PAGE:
previous next
[52] computed that the Rebels had been compelled to destroy not less than half a million dollars' worth of munitions, including many arms. Large quantities of provisions and other stores, industriously collected throughout the preceding Fall and Winter, had been removed to Nashville during the last three or four days.

Nashville had been electrified, during the 15th (Saturday), with a telegraphic dispatch from Dover, announcing a Rebel victory; somewhat tempered by reports from Bowling Green that Johnston would be obliged to evacuate that post. Next morning, however, came news of the capture of Donelson, with most of its defenders; and along with it a first installment of Johnston's army retreating from dismantled Bowling Green. The general astonishment was only equaled by the general consternation. Churches were closed, or failed to open; there were hurried consultations and whispered adicus in every quarter, whence bank directors rushed to impel specie and other valuables toward the cars, soon to bear them to Chattanooga, to Columbia, and other points of comparative safety. Gov. Harris and his Legislature, with the State archives and treasure, betook themselves swiftly to Memphis; while Confederate officers devoted their attention to moving as rapidly as possible, the vast stores of provisions and munitions here accumulated. Two fine gunboats, being built at the river-side, were prepared for instant conflagration; and tile magnificent and costly railroad and wire suspension-bridges over the Cumberland were likewise made ready for speedy destruction — a fate which overtook then two or three days later. A fortification had in the mean time been commenced on the Cumberland, four miles below the city, calculated to dispute and prevent the passage of our gunboats; but this was soon abandoned upon information that Gen. Johnston had decided not to fight for Nashville, but to continue his retreat; which he did, unassailed, to Corinth, Miss., south of the Tennessee river, and nearly 300 miles from Bowling Green. Six weeks were consumed in that retreat; which, with a green and undisciplined army, was probably quite as disastrous as a battle.1

Directly after the capture of Fort Henry, Commander Phelps, with the

1 “An impressed New-Yorker,” in his narrative of personal adventures, entitled “Thirteen months in the Rebel army,” say:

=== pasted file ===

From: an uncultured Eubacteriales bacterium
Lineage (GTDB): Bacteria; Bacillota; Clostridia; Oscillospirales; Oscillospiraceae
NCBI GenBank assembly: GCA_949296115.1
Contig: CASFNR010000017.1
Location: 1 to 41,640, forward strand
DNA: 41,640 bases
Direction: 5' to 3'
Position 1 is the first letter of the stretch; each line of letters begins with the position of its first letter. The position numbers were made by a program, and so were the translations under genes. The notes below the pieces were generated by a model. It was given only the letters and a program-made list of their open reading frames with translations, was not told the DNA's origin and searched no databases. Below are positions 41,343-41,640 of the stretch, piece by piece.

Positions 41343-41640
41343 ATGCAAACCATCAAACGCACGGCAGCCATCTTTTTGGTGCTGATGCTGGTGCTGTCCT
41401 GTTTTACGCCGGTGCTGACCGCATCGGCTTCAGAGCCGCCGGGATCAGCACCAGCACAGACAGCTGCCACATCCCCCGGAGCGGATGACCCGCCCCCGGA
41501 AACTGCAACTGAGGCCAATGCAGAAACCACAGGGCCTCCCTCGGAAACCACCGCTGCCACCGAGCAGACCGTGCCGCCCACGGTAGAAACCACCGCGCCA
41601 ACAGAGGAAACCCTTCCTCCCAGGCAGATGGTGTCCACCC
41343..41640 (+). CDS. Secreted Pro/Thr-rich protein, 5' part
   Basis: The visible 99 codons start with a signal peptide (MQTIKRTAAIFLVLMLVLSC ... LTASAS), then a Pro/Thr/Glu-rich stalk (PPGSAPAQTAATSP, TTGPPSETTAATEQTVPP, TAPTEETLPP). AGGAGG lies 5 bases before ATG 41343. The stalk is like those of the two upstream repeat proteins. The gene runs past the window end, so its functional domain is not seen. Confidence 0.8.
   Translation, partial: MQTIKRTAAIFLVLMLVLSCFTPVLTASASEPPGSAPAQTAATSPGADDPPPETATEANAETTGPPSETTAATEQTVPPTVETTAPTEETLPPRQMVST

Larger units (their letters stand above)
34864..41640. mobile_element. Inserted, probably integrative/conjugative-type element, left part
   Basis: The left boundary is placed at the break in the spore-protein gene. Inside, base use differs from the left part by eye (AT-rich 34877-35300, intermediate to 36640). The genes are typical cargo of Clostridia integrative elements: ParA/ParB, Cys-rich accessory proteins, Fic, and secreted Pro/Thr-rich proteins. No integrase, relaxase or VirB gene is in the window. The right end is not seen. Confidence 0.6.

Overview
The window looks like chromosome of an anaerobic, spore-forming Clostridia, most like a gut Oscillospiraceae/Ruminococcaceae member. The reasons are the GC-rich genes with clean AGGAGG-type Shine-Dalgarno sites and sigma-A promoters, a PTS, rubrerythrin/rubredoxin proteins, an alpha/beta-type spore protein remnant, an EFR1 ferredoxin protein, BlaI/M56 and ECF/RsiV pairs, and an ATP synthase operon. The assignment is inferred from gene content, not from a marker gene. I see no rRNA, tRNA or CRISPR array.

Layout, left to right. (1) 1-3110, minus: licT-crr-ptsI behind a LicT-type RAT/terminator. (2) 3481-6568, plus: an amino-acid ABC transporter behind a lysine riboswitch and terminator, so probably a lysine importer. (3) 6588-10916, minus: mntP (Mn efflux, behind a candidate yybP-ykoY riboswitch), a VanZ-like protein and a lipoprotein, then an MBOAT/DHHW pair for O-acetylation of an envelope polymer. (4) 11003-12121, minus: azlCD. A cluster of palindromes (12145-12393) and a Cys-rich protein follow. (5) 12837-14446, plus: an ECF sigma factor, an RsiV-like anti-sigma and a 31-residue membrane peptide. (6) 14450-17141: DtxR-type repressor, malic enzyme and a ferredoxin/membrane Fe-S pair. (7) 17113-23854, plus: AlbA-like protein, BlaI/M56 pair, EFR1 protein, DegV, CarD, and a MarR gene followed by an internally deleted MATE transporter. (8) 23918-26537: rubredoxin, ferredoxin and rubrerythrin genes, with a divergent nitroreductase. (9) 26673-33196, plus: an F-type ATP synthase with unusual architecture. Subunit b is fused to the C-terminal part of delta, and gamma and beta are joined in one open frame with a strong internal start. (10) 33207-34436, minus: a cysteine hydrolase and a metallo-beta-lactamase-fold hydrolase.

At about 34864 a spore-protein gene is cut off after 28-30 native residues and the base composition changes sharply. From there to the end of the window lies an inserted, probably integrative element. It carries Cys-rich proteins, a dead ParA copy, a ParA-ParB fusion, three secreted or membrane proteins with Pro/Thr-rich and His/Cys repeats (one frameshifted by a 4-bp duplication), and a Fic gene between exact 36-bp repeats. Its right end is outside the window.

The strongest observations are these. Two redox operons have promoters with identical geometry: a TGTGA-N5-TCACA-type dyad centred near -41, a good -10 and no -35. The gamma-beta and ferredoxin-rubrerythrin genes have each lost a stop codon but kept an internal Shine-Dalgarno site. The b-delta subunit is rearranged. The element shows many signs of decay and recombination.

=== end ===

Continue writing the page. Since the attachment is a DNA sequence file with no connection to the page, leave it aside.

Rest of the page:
The army was not far from 60,000 strong, after Gen. George B. Crittenden's forces were added to it at Murfreesboroa. The season of the year was the worst possible in that latitude. Rain fell — sometimes sleet--four days out of the seven. The roads were bad enough at best; but, under such a tramping of horses and cutting of wheels as the march produced, soon became horrible. About 100 regiments were numbered in the army. The full complement of wagons to each regiment (24), would give above 2,000 wagons. Imagine such a train of heavily loaded wagons passing along a single mud road, accompanied by 55,000 infantry and 5,000 horsemen, in the midst of rain and sleet, day after day, camping at night in wet fields, or dripping woods, without sufficient food adapted to their wants, and often without any tents; the men lying down in their wet clothes, and rising chilled through and through. And let this continue for six weeks of incessant retreat, and you get a feeble glimpse of what we endured. The army suffered great loss from sickness, and some from desertion; some regiments leaving Bowling Green with six or seven hundred men, and reaching Corinth with but half of this number. The towns through which we passed were left full of sick men: and many were sent off to hospitals at some distance from our route.

Pollard makes Johnston's army at Murfreesboroa but 17,000.

Creative Commons License
This work is licensed under a Creative Commons Attribution-ShareAlike 3.0 United States License.

An XML version of this text is available for download, with the additional restriction that you offer Perseus any modifications you make. Perseus provides credit for all accepted changes, storing new additions in a versioning system.

hide People (automatically extracted)
Sort people alphabetically, as they appear on the page, by frequency
Click on a person to search for him/her in this document.
Albert Sidney Johnston (4)
Pollard (1)
J. W. Phelps (1)
Benjamin G. Harris (1)
George B. Crittenden (1)
hide Display Preferences
Greek Display:
Arabic Display:
View by Default:
Browse Bar: